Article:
Simon Templar is a modern day Robin Hood of sorts. He steals from rich criminals and keeps the loot for himself (usually in such a way as to put the rich criminals behind bars). He's ... See full summary »
The Saint is sent to rescue Selma Morell, a British secret agent captured by the Albanian secret police and held in a prison in the mountains. With the help of a local agent he is able to break into ...
English Lord Brett Sinclair and American Danny Wilde are both wealthy playboys, they are teamed together by Judge Fullton to investigate crimes which the police can't solve. These two men ... See full summary »
The Protectors were Harry Rule, the Contessa di Contini and Paul Buchet, three freelance troubleshooters who ran an international crime fighting agency. Based in London, Harry was the ... See full summary »
Nyree Dawn Porter,
Craig Stirling, Sharron Macready and Richard Barrett were agents for Nemesis, an international intelligence organization based in Geneva. Their first mission as a team was to investigate ... See full summary »
Three years after the original "Danger Man" series concluded, it was revamped and continued in a longer format. (1 hour/episode instead of 30 minutes). John Drake was now a Special Security... See full summary »
Basically an updating of Gene Barry's "Amos Burke, Secret Agent" character, Gene Bradley is a wealthy government agent, who, posing as an American movie star, travels the globe in search of... See full summary »
Anthony Blake is a very compassionate and wealthy magician, who uses his talents as an illusionist and escape artist to help people in trouble. Max Pomeroy, a friend who is a syndicated ... See full summary »
Simon Templar is a modern day Robin Hood of sorts. He steals from rich criminals and keeps the loot for himself (usually in such a way as to put the rich criminals behind bars). He's dashing, suave, charming, and he's always one step ahead of the bulldog-like Inspector Claude Eustace Teal. This series chronicles his swashbuckling exploits. Written by
"Return of the Saint" was the last great filmed version of Leslie Charteris' classic after Roger Moore's supreme version of the character in the long running 60's TV show "The Saint".
Ian Ogilvy was excellent and unforgettable as Simon Templar aka "The Saint" in this late 70's/early 80's series. The show itself was always worth watching even if some episodes were a bit too typical of the TV action genre of the time. Of course, nowadays, this show can be regarded as a great addition in a long line of bygone kitsch/cult/classic action shows along the lines of "The Sweeney", "The Professionals", "The Saint", "The Prisoner", "Starsky & Hutch", "Six Million Dollar Man", "Danger Man", etc, etc...
The best thing about "Return of the Saint" is/was the intro: Every episode would start with a pre-titles clip which would set up the episode's story. The clip would usually (but not always) end with Ogilvy mentioning his name - a typical example would be of a sexy woman (usually just saved by Templar from being shot by criminals) thanking him and asking him his name. Something like this...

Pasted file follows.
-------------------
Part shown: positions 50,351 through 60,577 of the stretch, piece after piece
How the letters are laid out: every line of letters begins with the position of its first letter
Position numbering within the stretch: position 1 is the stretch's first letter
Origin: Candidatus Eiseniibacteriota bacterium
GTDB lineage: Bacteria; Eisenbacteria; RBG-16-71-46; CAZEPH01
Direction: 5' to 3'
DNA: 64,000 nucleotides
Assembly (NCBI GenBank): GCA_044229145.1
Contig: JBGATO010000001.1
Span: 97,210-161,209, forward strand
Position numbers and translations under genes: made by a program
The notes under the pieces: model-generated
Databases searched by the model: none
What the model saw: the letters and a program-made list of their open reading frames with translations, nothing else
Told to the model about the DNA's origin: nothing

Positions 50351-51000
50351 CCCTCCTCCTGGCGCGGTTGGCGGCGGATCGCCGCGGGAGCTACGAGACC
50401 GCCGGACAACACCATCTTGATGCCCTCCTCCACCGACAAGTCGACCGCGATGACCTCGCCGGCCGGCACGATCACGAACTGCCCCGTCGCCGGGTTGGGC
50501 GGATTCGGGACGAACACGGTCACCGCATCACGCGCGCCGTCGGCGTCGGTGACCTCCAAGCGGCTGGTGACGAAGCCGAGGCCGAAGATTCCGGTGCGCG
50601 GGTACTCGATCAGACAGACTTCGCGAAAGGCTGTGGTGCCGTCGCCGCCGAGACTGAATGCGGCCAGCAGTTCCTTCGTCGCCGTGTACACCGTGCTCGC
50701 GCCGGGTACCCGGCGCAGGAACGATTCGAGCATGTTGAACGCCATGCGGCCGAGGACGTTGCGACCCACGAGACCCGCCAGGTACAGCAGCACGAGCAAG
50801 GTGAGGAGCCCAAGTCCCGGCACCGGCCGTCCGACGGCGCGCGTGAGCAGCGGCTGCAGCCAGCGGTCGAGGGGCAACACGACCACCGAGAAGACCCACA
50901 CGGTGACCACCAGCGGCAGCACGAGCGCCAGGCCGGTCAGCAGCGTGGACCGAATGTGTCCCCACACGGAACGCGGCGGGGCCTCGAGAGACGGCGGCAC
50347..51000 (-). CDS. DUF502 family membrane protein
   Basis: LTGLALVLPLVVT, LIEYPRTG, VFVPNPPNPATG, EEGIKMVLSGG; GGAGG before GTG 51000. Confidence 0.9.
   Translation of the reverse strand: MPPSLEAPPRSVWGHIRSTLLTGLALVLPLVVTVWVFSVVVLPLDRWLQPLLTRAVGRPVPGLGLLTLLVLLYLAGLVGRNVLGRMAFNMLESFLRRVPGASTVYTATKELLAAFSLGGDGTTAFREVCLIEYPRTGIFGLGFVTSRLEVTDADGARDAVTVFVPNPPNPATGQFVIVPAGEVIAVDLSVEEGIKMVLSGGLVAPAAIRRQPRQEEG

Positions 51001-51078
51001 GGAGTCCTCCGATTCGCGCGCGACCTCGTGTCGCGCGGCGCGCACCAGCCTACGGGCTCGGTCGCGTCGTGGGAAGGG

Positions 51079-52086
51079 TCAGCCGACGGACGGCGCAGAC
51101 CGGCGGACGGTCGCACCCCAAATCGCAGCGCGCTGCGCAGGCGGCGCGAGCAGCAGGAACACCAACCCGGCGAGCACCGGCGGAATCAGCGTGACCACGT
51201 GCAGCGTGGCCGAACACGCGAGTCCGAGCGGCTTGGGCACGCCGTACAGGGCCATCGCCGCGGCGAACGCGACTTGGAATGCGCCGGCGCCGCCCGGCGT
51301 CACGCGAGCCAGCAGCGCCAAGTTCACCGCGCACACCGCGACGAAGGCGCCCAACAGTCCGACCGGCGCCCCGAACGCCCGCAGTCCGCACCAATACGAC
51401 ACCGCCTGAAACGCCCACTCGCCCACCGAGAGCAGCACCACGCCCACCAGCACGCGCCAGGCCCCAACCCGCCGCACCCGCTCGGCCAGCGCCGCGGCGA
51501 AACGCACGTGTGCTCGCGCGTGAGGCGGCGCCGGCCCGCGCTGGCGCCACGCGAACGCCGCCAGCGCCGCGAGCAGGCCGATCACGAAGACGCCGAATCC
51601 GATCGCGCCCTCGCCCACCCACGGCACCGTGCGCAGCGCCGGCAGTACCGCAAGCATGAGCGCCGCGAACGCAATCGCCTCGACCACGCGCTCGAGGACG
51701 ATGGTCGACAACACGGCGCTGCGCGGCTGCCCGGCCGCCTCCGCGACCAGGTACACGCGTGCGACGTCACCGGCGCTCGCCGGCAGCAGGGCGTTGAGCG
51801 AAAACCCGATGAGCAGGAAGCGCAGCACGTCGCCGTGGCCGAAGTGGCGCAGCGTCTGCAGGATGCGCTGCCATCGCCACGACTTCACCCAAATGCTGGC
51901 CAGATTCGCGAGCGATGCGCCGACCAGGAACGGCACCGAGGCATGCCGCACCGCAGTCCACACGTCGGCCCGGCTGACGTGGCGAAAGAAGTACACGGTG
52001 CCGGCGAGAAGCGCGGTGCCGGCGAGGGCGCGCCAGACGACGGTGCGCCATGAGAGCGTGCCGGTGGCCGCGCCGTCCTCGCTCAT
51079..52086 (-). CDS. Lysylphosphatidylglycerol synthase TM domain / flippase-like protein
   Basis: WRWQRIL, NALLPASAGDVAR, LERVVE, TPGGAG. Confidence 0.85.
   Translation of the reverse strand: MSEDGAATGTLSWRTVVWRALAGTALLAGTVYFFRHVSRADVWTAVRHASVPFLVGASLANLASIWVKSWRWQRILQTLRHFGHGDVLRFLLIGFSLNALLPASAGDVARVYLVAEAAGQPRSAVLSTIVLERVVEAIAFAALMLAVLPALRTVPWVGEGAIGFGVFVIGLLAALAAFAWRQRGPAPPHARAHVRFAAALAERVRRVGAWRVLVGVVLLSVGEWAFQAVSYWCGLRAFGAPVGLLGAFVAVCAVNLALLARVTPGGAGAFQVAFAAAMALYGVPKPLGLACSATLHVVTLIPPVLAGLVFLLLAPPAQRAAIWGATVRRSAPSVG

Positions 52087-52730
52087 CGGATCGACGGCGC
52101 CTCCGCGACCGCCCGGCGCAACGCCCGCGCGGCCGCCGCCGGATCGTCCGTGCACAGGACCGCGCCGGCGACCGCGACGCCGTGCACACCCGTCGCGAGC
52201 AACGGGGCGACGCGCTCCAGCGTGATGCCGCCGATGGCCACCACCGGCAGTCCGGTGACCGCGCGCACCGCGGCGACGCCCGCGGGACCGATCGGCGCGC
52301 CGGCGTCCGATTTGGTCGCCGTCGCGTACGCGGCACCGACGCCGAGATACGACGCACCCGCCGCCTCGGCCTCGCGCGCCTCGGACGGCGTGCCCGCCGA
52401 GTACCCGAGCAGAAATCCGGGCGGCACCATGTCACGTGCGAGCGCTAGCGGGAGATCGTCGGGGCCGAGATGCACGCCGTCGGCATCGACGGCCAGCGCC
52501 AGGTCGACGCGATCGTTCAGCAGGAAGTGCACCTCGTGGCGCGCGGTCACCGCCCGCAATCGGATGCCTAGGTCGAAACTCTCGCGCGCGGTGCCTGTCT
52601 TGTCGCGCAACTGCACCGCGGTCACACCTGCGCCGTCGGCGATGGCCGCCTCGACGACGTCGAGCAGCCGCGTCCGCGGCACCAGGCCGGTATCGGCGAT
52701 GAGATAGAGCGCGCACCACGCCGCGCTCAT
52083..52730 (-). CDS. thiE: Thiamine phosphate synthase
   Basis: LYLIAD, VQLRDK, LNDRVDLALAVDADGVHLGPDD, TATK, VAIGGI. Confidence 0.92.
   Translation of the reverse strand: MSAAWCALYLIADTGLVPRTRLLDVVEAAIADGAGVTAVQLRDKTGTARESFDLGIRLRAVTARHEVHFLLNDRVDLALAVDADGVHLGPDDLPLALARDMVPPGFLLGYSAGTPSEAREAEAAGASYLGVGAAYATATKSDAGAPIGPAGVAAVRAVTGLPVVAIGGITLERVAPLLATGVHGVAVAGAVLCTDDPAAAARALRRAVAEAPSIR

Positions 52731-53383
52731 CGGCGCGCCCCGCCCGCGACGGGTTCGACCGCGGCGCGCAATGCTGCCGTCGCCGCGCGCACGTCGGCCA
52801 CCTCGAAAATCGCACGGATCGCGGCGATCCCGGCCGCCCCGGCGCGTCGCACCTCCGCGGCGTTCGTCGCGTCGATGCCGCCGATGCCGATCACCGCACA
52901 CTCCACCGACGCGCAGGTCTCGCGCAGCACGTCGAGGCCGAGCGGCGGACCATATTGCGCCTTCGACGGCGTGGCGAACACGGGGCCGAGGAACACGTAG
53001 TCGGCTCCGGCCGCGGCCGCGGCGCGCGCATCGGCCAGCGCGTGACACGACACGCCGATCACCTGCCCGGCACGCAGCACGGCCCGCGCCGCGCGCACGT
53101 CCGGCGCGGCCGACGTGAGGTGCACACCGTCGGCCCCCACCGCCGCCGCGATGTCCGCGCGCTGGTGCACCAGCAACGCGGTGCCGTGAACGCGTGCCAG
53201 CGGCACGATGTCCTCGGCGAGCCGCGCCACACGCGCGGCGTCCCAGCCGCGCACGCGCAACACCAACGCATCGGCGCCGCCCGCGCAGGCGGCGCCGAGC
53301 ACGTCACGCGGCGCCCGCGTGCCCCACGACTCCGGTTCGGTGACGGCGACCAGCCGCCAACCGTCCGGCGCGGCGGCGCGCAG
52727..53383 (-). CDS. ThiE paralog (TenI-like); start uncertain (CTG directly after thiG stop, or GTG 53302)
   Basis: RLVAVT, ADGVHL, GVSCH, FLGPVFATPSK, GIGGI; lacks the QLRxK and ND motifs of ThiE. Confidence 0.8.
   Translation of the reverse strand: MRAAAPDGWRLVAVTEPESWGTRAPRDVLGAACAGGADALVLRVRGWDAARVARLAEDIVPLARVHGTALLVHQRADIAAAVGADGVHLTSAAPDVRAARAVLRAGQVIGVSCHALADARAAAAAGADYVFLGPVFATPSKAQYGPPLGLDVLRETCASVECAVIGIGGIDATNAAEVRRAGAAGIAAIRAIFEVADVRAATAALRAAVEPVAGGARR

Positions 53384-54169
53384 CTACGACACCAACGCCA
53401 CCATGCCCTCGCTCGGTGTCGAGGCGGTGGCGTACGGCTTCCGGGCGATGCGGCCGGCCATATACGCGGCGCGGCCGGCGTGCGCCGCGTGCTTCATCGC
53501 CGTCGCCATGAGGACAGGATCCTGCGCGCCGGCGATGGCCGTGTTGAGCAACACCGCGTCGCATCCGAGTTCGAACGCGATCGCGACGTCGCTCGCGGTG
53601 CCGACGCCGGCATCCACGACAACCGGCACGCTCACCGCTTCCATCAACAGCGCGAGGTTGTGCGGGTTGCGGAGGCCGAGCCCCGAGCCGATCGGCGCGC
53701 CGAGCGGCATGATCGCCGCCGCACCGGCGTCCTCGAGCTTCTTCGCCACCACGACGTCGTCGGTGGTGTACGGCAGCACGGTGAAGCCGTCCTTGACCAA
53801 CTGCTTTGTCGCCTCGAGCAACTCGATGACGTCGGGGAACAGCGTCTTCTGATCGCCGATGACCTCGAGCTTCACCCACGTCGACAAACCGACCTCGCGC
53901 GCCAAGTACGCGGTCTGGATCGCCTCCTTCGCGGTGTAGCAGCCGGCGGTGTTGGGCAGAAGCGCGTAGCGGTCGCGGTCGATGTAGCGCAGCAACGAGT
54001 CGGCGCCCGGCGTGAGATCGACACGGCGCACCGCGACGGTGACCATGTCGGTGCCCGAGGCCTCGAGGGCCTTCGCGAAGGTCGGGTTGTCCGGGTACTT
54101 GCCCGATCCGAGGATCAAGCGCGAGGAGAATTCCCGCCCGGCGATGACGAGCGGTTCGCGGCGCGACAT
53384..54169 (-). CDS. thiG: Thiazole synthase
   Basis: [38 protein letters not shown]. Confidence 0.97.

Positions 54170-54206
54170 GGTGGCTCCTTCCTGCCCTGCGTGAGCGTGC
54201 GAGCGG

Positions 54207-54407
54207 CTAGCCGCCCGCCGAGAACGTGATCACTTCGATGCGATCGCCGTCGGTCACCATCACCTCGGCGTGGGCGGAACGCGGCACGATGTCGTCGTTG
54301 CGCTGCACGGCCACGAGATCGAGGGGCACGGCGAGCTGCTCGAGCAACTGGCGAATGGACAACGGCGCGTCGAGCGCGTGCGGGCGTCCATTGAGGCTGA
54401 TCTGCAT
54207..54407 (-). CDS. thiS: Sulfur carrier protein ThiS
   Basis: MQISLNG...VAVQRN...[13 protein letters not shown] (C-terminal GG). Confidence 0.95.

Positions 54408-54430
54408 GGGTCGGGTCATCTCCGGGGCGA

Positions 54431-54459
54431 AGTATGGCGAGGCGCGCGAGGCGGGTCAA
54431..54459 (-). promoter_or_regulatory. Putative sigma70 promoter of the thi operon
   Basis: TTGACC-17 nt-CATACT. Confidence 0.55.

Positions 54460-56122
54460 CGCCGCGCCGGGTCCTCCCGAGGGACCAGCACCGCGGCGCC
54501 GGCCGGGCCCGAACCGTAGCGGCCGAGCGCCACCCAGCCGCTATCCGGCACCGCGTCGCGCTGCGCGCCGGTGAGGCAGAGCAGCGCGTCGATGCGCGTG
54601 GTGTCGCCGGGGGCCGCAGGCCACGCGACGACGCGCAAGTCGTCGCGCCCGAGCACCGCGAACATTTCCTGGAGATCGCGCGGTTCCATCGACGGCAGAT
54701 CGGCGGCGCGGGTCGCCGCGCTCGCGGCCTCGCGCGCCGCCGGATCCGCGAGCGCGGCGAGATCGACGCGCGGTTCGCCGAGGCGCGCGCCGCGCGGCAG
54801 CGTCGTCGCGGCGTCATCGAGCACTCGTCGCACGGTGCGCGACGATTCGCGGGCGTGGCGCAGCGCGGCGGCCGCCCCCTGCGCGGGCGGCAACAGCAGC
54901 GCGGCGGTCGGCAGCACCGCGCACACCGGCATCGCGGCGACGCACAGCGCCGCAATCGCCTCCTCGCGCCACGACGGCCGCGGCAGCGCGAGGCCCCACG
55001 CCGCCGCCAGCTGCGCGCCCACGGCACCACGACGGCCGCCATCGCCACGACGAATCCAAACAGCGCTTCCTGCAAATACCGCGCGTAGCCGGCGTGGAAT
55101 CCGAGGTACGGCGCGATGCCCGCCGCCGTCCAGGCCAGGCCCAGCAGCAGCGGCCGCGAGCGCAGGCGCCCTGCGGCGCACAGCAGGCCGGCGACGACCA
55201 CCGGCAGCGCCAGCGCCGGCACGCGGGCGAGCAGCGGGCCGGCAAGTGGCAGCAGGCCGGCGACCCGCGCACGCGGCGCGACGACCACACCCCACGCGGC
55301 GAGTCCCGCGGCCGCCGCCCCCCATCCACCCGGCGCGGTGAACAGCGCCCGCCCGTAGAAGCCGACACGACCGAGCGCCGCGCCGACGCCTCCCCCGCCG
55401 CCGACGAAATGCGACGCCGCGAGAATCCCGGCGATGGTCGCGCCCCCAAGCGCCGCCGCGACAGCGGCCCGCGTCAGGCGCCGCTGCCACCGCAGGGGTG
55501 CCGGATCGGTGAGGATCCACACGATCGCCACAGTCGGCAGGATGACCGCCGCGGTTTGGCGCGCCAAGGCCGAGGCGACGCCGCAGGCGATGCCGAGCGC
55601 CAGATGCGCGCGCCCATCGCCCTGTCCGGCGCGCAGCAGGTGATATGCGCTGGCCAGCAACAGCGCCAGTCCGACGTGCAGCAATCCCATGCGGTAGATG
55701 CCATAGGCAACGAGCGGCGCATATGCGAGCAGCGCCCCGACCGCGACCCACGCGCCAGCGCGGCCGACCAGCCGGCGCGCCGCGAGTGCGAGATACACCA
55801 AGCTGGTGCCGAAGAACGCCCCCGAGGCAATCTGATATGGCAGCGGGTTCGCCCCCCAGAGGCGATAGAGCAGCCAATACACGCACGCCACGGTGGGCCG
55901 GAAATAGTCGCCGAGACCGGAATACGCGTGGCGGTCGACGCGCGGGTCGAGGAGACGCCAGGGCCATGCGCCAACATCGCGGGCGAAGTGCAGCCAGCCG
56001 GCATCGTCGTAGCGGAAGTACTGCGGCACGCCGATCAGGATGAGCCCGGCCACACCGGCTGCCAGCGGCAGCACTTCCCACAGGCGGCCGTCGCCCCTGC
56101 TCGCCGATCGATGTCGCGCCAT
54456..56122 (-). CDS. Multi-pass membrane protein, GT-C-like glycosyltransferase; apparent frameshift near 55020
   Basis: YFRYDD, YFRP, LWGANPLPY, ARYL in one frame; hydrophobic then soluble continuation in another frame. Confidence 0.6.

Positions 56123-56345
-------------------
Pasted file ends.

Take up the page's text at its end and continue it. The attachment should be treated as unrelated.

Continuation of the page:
Beautiful woman: "Thanks. You saved my life! How can I ever repay you, Mister..??" Simon Templar: "The name is Templar... Simon Templar!"
After his name is mentioned, a halo appears above Simon Templar's head to the sound of the now-classic "Saint halo jingle" and then cue the crazy title sequence to the sound of the brilliant and very memorable "Return of the Saint" theme tune: The famous "stickman" logo of the Saint is cleverly animated and mixed into live-action footage/clips with some man chasing the stickman logo(!) across land and sea until the stickman escapes him and ends up with some babe in a bedroom which he just met on a beach..! I still think this title sequence looks great and pretty clever even 20 years or so later after the fact... (If only the Val Kilmer movie had an intro/title sequence like that but it didn't, sadly. Although I was all looking forward to seeing some similar CGI animated stickman intro to the Kilmer movie. Why didn't they do that?!)
Anyway, "Return of the Saint" was a great show and is a great piece of nostalgia for someone like me who loves old cult TV shows.
The Saint didn't return to (British) TV screens until 1990 with Simon Dutton taking over the role in a short series of feature length adventures co-produced and filmed in various European countries. The series wasn't very good at all, very boring, not much action and, worst of all, it featured some very bad actors - nothing like the Roger Moore or Ian Ogilvy shows. The only thing it had going for it was a rather catchy theme tune and a cheeky quick snatch of the "Return of the Saint" halo jingle.
The character of Simon Templar wouldn't return again until 1997's big screen thing with Val Kilmer. It wasn't a bad movie at all (in my opinion!) but the problem was it wasn't really anything like "The Saint" as we've known him throughout time and it flopped pretty badly. (Maybe another, better attempt at a Saint movie in the near future? I live in hope!...)
Anyway, it's seriously about time Ian Ogilvy got a bit of popularity again(!) and here's hoping that a complete DVD box-set of "Return of the Saint" isn't that far away...
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